Information On How Saliva Affects Gums and Teeth

Four different types of salivary glands typically secrete between a half and one-and-a-half liters of saliva per day, the equivalent of having between two and six 8-ounce glasses of water. Healthy teeth and gums are regularly washed by beneficial saliva.

While most people think of tooth health in terms of cavities (or caries), they’re unaware that the volume and composition of saliva protects against caries. It’s a beautifully balanced system. Bacteria in the mouth are necessarily part of the digestion process, and some of the bacteria respond by producing acid byproducts. Sugary foods fuel this process the most. The acid given off by the sugar-eating bacteria breaks down the microscopic crystalline mineral structure of tooth enamel in a process called demineralization. Saliva protects the teeth from demineralization three ways. If enough saliva is produced, then the flow flushes some of acid and excess sugars from the surface of the teeth. Saliva also buffers the pH, lowering some of the spike in acidity. And thirdly, saliva incorporates ions of the very minerals needed to restore the structure of tooth enamel (especially calcium and phosphorous) and can deposit them into the microscopic gaps in a process called remineralization.

There’s a virtually imperceptible back and forth dynamic of molecular enamel breakdown and renewal every time we eat, as food becomes acidic in the mouth and saliva flows onto the gums and teeth in response to eating. If demineralization happens at a greater rate than remineralization, enough enamel will be dissolved to allow bacteria to invade the tooth structure underneath the enamel, sometimes spreading underneath the enamel. The normal treatment then is for a dentist to grind out the affected section and put in a filling.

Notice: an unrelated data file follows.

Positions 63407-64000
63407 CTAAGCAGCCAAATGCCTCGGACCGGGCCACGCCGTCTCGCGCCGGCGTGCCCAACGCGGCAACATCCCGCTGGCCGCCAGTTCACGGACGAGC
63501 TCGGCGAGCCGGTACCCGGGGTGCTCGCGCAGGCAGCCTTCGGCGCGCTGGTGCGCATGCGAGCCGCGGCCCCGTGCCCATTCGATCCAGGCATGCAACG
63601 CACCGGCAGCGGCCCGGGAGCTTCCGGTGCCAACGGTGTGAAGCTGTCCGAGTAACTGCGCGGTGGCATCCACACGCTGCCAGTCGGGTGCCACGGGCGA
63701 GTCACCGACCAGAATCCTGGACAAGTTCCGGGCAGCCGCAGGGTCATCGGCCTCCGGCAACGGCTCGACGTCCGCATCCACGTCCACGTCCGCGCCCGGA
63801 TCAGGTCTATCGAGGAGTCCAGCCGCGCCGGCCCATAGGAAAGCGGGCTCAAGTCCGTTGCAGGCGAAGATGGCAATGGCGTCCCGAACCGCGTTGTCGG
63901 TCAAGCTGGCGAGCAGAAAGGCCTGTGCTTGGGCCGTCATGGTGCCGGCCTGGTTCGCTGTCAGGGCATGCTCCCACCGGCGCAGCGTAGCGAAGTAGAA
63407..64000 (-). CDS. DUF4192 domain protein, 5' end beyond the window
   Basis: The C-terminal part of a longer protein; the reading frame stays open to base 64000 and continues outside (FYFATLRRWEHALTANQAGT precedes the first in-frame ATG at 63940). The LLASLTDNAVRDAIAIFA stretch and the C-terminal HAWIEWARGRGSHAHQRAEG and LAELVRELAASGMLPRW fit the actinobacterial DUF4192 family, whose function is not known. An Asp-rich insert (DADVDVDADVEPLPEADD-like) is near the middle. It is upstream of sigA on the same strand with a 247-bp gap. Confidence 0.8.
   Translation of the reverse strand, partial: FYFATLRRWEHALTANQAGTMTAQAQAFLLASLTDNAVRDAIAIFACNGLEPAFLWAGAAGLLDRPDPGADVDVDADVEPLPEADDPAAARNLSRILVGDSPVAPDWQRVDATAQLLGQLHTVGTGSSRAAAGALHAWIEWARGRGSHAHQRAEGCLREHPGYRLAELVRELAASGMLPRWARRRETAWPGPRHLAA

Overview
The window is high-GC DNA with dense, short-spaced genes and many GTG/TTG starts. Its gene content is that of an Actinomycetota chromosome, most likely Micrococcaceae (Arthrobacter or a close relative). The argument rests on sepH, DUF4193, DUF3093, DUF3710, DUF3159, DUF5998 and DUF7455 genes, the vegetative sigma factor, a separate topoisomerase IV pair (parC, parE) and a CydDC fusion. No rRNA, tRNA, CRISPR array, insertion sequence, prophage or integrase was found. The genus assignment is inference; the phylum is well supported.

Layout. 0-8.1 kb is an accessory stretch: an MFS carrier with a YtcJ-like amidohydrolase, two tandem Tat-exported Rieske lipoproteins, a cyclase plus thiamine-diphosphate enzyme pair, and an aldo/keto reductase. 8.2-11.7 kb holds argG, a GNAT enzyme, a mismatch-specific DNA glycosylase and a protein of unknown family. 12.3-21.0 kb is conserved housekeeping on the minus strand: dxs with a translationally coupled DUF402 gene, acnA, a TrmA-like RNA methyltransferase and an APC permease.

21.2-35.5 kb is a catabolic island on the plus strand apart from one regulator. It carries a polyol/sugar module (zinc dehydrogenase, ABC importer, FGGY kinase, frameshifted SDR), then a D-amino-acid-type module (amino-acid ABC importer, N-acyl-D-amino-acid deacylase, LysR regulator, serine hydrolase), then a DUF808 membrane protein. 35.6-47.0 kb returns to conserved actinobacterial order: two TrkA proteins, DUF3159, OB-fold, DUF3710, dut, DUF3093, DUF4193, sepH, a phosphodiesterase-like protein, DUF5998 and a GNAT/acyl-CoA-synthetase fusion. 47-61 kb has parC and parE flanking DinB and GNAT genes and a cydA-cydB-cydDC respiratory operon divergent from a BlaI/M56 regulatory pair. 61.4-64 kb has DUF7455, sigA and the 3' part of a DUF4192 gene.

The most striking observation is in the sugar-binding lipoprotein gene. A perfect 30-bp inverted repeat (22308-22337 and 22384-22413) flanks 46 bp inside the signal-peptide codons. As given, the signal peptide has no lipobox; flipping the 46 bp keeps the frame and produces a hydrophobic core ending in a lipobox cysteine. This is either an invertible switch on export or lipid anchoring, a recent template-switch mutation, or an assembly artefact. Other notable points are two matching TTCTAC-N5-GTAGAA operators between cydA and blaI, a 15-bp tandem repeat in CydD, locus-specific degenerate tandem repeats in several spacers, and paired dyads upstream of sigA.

The health benefits of saliva extend also to the teeth-supporting structures, especially to the gums, which encapsulate and protect the teeth’s roots, periodontal ligaments and alveolar bone. Saliva is mildly antiseptic. The acid-buffering action described above not only serves the teeth enamel, but it also serves the gums by reducing the acidity favored by the acid-loving bacteria that form plaque.

With the industrialized diet of refined foods that we eat, saliva isn’t enough to safeguard our teeth and gums. The other practices (brushing, flossing, etc) are also necessary. But the importance of saliva in maintaining oral health is demonstrated by people whose production of saliva is dysfunctional due to disease, radiation, surgery or drug interference. They tend to get more caries (cavities) and to have more gum disease.

Natural dentifrice powders that contain salt can help stimulate the flow of saliva. A healthy volume of saliva requires good hydration. When the water content of the body is reduced by 8%, saliva flow virtually stops. A healthy composition of saliva also requires good nutrition, addressed in the next section.